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When using a free/commercial Joomla template from Template Club X/Y/Z, what is the best way to include my own CSS styles?

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4 Answers 4

up vote 14 down vote accepted

Why use CSS overrides?

It's always a good idea to keep your CSS styles separate from the existing template styling, if you're using a pre-built Joomla template.

  • It's easier to maintain
  • Your changes will not be lost if you upgrade the template
  • You can easily copy/move the modifications to another template or another site.

How does CSS overrides work?

CSS means "Cascading Style Sheets", "Cascading" in this context meaning that because more than one stylesheet rule could apply to a particular piece of HTML, rule used is chosen by cascading down from the more general rules to the specific rule required (the most specific rule is chosen), or based on the order of the rules for any element (the last rule found is chosen).

As long as your customized CSS file is loaded after the default template CSS files, you can add your own styles to override specific elements as needed (there are some exceptions, more on that below).

General usage

To load a custom style sheet in the Joomla <head> tag, the following code can be added to the index.php file of your template (YOURDOMAIN.COM/templates/yourtemplate/index.php), right before the ending </head> tag in order to ensure your file is loaded last.

JHtml::_('stylesheet', JUri::root() . 'templates/' . $this->template . '/css/custom.css');

(The CSS file can have any name, and does not have to be in the /css/ subfolder, but it's cleaner that way.)

It's also possible to add a normal <link> tag, but this is less flexible than the above mentioned option:

<link rel="stylesheet" href="/templates/mytemplate/css/custom.css" type="text/css" />


Some extensions might load their CSS styles after yours (or even add styles directly in the index.php file), thus overriding your overrides. This can usually be solved by adding !important to your styles, eg. h1{color:red!important;}

Usage in different frameworks

Now the fun part: Many template frameworks has though of the possibility that users would want to make changes to their templates, thus adding an easy way to include your CSS overrides. Here are some of the methods used:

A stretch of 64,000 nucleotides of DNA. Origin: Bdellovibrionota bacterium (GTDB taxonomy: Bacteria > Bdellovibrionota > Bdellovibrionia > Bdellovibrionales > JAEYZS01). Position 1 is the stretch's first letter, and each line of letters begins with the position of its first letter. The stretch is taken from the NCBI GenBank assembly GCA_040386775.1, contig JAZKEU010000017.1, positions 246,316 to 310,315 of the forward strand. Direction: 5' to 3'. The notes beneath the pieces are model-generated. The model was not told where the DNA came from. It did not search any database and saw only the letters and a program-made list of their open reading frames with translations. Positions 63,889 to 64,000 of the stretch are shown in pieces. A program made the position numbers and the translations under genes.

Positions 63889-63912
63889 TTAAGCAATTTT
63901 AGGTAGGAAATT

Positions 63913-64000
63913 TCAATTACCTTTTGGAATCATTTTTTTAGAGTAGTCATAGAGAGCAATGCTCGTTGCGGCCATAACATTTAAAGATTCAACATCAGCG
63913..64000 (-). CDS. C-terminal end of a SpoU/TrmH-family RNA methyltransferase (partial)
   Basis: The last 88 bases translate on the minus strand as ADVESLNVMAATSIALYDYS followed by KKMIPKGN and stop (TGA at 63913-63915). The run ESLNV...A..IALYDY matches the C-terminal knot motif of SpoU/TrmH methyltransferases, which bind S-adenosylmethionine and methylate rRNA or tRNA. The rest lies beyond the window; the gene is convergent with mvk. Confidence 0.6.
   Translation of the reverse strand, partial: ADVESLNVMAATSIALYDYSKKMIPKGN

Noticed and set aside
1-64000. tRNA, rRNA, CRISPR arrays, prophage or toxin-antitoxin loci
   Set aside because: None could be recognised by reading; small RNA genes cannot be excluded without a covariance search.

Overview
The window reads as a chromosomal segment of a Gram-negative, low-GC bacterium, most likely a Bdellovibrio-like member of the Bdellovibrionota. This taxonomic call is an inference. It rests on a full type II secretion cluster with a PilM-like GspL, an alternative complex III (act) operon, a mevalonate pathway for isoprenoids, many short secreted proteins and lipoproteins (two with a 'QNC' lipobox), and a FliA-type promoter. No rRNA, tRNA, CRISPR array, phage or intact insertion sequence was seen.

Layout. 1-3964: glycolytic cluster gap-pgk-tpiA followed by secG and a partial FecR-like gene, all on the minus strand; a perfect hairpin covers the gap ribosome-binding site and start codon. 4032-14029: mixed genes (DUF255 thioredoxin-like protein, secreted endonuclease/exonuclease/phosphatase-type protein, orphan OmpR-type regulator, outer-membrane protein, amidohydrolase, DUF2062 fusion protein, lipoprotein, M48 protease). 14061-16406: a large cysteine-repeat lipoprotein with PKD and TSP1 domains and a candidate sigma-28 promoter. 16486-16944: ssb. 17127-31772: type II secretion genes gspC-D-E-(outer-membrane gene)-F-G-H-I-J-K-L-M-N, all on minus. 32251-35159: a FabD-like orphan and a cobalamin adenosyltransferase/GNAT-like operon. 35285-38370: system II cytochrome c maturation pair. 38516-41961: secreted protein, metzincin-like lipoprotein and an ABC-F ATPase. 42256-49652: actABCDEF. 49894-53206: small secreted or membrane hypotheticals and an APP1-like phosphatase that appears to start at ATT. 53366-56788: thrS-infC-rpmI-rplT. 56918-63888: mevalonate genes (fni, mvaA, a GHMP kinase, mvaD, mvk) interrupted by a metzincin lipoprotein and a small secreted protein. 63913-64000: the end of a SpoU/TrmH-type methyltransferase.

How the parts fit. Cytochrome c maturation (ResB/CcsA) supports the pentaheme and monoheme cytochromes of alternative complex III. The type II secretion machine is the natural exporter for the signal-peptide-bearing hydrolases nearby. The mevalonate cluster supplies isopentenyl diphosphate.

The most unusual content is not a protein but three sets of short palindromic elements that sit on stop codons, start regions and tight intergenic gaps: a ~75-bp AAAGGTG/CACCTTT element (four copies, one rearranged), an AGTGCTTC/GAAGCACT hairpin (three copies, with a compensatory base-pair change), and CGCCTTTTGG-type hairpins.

RocketTheme templates are powered by the Gantry Framework, and a customized CSS file will be loaded automatically if found. The CSS file must be placed in the /templates/yourtemplate/css/ folder, and the name must be YOURTEMPLATEFOLDER-custom.css.

Example: If you're using their free Afterburner 2 template, the default template directory is /templates/rt_afterburner2/. Add a file called rt_afterburner-custom.css (carefull with underscore and hyphen) to the /css/ subfolder, and it will be loaded automatically by the Gantry framework.

Shape 5

Shape 5 templates ship with an empty custom.css file in the /css/ subdirectory of your template. Simply add your styles to this file and they will be included in your layout.

Gavick Pro

Gavick Pro templates ship with an empty overrides.css file in the /css/ subdirectory. But note that this file is not loaded by default, you have to activate Override CSS in the Advanced Settings tab in the template settings.

T3 Framework

Templates based on the T3 Framework may/may not include a custom.css file in the /css/ subfolder of your template (simply create it if it's not there), but when present, the file will be loaded after any other CSS file.

Warp Framework

Templates based on the Warp Framework automatically loads the custom.css file found in the /css/ subfolder. Additional CSS files can be loaded by adding


to the file /layouts/template.config.php.

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For general usage, I would suggest using JHtml::_('stylesheet', 'path/to/file') rather than addStyleSheet as already argued about on another answer :) Other than that, bloody good answer. Will definitely come in handy for people – Lodder Aug 4 '14 at 19:12
Thank you, @Lodder. I hope this info can be useful to people. Regarding your suggestion, I did read the debate. How can JHtml::_ be used with $this->template ? – johanpw Aug 5 '14 at 4:17
JHtml::_('stylesheet', JUri::root() . 'templates/' . $this->template . '/css/style.css'); – Lodder Aug 5 '14 at 7:55